Trio of Scatter Cushions
Posted on Sunday the 6th October 2019 by Duncan Carter
I recently moved house, and while I was packing up I realised I had never sewn any accessories for the home. I often see some amazing fabrics online that I love but wouldn’t work for menswear, so I thought a home decor project would be a great way to experiment with these slightly whacky prints!
I wanted to put together three cushions in contrasting fabrics, but still use patterns and colours that I think work together on the same couch. Each cushion has an invisible zip sewn in so that I can easily remove and wash the covers. Invisible zips don’t really exist in menswear so it took a bit of time to get the first one right (three attempts!) but the others went in smoothly.
The first fabric that caught my eye was this Michael Millar Cotton Fabric
. It was the lightest of all the fabrics, so I interfaced it before sewing… I’m not convinced this was the right move, in hindsight. The cushion feels very ‘crunchy’—I probably used interfacing that is too heavy and a softer, lighter one would’ve added body without making the fabric so stiff. I am still in two minds about whether I should attempt to remove it, but the cushion might feel a little limp without the support.
I was instantly drawn to this abstract Canvas by Art Gallery Fabrics
. I really like the pops of vibrant colour amongst the monochrome blocks. The material is fairly heavy so I didn’t interface it and it has a rougher feel compared to the poplin, as you’d expect from canvas.
Brocade has been on my list to work with for a while now, and this magenta and cyan Oriental Brocade Fabric
really caught my attention. I embellished the cushion with four Tassels
—I was a bit nervous about the colour combination, but the light sage really works with the bright pink. I did actually interface this cushion cover, but the fabric is much heavier than the Michael Millar poplin, so I decided afterwards that it didn’t really need it and I managed to peel it off—thankfully with no damage to the fabric. The result is a soft, plump cushion (and my favourite of the three.)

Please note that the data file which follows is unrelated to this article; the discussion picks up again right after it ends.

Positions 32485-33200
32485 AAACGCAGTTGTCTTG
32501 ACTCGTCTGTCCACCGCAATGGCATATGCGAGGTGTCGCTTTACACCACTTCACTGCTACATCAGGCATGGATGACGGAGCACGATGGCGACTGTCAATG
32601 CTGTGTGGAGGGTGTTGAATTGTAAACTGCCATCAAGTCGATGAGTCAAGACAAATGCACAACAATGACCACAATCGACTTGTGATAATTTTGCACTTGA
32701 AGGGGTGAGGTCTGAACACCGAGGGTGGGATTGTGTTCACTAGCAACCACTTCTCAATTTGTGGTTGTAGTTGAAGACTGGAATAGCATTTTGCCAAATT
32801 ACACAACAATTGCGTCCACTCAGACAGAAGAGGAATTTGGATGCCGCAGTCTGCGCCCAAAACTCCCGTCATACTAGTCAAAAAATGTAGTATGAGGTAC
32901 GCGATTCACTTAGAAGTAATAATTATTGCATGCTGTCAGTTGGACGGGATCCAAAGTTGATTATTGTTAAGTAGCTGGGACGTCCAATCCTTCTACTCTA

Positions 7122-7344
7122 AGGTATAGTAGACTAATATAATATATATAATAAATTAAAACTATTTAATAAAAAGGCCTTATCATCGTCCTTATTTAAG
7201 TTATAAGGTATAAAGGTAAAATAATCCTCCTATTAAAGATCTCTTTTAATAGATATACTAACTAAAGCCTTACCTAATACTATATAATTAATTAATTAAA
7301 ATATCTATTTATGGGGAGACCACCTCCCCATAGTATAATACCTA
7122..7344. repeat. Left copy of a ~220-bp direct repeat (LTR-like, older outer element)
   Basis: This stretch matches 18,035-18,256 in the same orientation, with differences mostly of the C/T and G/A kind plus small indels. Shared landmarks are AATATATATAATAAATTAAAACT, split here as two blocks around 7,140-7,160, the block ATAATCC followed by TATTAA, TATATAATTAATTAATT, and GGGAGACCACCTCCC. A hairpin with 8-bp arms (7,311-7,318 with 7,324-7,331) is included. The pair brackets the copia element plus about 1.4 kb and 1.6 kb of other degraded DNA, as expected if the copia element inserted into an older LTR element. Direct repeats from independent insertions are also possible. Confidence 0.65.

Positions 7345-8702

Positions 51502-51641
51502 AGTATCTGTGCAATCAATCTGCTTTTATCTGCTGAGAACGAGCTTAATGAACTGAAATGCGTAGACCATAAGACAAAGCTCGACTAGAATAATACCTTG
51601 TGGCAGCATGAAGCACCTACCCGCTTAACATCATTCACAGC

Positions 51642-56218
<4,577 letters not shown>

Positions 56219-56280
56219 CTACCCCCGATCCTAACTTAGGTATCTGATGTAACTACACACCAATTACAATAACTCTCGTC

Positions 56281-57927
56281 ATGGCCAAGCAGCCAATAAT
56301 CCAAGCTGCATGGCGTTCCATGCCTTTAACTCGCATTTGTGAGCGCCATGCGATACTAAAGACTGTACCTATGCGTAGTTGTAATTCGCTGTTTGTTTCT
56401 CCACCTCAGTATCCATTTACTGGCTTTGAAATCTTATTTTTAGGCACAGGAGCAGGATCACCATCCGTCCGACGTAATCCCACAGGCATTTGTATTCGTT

It was fun working with invisible zips, I’ve had the machine foot for years and never really had a reason to use it. I neatened all the edges with my overlocker before sewing the seams and zips, and that will hopefully give the cushion covers a longer lifespan as they should hold up better when washing.
I didn’t use a pattern for these projects. You can buy patterns for more elaborate cushion covers, but to make a simple covering like this all you need to do is measure your cushion and cut fabric of the exact same dimensions. If you want plump cushions DO NOT add any seam allowance—that way your cushion cover is a bit smaller than the pad, so it fills up to be nice and fat! I used a standard 1.5cm seam allowance for all my seams.
I used two square pads and the canvas cushion uses a rectangular one.
I may have the home accessories bug now… I’m trying to think what else I could make for the house. The best thing about these types of projects… no fitting is required! There’s no scary moment when you pop on the half-made garment and hope you’ve got it right. These simply work first time.
Have you tried any home accessories? I’m desperate for ideas, so let me know! Until next time, happy sewing everyone.